Homeschooling interest peaked with Covid-19 (source: Google Trends)

At the start of the Covid-19 pandemic, Google searches for the term “homeschooling” shot up 400% compared to the previous 5 years. Inquiries to the National Homeschool Association jumped from 5 calls a day before Covid, to 3,400 per day in August. My own family formed a “microschool” taking the choices of teachers and curriculum into our own hands. While health and safety are undoubtedly the primary motivation for this trend, the genie is out of the bottle. Covid has shown us that the same Internet platforms that connect us with a global talent pool of employees, can also connect us with a global pool of amazing educators. My daughter’s Spanish teacher is in Puebla, Mexico. She’s taking a music technology course from the University of Adelaide. My son’s physics teacher is a NASA engineer working on the Mars rover. Thanks to Covid, “School” has transformed from a place where they go, to a thing that they do.

Given the slow bureaucratic nature of most ministries of education, making sweeping changes to the national curricula in “traditional schools” is going to be a 5 to 10 year process. If we are to adapt our systems of learning in time to not waste a generation of students with the wrong lessons, then these changes need to start now.

In part 2 of this series, I’ll discuss the second major coming change: the explosion of the education bundle.

Author: Jay Shapiro, Co-founder & CEO of Usiku Games

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Education

BAO Exclusive with Dr. Musa Akinyemi, Rector of Crown Maritime Academy

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Dr. Musa Akinyemi is an experienced Rector with a demonstrated history of working in the maritime industry. He is currently the Rector/CEO of Crown Maritime Academy, CMA a go-to maritime training institution. In this interview with Alaba Ayinuola of Business Africa Online (BAO), Dr. Musa shares more insights on the maritime training institution, its certifications, milestones and much more. Excerpt.

 

Alaba: Could please tell us about Crown Maritime Academy and your role?

Dr. Musa: Crown Maritime Academy, CMA was muted as an experiment in 2011. That was 10 years after my return from exile in Cote d’Ivoire having suffered insecurity as Gen. Sani Abacha deprived me of my Federal Government employment without any reason in 1996. Between 2011 and 2014, just within 3 years of existence, the Academy was recognized as a Centre of Academic Excellence by the Commonwealth in London and Listed in the 2014/2015 Edition of the Commonwealth Education Ministers Publication. In addition, Crown Maritime Academy, CMA was also featured Online by the Commonwealth Education Partnerships (CEP) of London.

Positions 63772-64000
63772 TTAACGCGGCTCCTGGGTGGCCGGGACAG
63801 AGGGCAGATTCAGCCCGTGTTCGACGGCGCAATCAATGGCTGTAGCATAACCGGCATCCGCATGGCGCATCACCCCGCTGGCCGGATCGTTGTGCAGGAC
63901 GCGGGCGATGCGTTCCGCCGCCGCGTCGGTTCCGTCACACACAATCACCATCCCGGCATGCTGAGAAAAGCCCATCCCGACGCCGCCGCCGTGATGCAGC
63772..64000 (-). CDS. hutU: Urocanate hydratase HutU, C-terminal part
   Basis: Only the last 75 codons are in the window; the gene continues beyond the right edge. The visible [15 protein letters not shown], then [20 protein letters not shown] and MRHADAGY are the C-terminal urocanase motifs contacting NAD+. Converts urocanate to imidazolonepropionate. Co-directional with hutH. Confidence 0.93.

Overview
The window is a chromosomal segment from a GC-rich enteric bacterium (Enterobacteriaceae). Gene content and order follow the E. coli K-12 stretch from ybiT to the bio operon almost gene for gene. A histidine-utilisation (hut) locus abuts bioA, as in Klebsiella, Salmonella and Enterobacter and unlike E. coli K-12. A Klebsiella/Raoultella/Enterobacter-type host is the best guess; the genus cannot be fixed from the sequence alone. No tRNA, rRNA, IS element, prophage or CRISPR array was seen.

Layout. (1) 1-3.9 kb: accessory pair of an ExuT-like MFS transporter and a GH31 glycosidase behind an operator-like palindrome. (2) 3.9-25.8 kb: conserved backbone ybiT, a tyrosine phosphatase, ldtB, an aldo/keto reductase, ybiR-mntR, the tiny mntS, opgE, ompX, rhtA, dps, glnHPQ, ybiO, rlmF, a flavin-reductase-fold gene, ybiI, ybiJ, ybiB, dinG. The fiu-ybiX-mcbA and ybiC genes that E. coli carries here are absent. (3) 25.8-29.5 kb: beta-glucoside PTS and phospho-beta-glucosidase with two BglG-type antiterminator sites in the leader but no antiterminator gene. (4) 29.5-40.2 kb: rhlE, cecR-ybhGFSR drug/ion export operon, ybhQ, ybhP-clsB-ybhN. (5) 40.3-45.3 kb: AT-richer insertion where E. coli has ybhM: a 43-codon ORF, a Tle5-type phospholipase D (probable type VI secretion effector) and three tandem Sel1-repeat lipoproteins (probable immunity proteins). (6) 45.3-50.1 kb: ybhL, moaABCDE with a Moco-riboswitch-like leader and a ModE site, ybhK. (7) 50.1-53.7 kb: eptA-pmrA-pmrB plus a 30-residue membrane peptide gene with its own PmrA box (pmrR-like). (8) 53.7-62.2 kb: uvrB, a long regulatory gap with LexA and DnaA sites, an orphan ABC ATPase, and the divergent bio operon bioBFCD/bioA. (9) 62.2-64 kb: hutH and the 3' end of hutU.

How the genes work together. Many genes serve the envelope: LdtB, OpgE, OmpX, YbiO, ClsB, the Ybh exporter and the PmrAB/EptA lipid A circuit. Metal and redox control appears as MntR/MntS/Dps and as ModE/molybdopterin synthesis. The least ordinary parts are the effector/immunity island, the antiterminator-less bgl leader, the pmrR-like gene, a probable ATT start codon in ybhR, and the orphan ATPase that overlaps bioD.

My role from the onset was strategically collapsed between Lecturing and Administering. Thus, I chose to be addressed with the status of Registrar. Yet, I had to decide and also design courses to offer as well as which curriculum to evolve or develop. Therefore, I added the CEO title, even as Registrar. That made me search for a seasoned and very resourceful postgraduate fellow who became the Rector.

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Alaba: What sets Crown Maritime Academy apart from other Maritime Academy and how is it positioned to be the go-to institution?

Dr. Musa: This Academy has been set apart uniquely, abinitio, because we envisioned and delivered an Academy with a qualitative, affordable and available platform capable of achieving pan-Africanism, especially the African youth emancipation.

Already, we have commanded progressive credibility and stable camaraderie with fellow academies and universities locally and in the diaspora. It is expected that continuity, creativity and just-in-time delivery of our programmes would position Crown Maritime Academy, CMA as a go-to maritime training institution.

Alaba: Please tell us about the certifications offered, accreditation and opportunities that come after completion?

Dr. Musa: The Academy started with Diploma award for 2 years programme, at the end of which, after some 1 year practice in the industry, awardees could return to do the Advanced Diploma. Indeed, it was a sound and recommendable beginning. What we are doing now is to fully blend with the Federal Ministry of Education’s regulatory framework so as to start the National Innovative Diploma (NID) or National Diploma (ND) in our own name.

Many of our graduates are already engaged in the military, para-military, port operations and the like, while a few others have set-up their own businesses.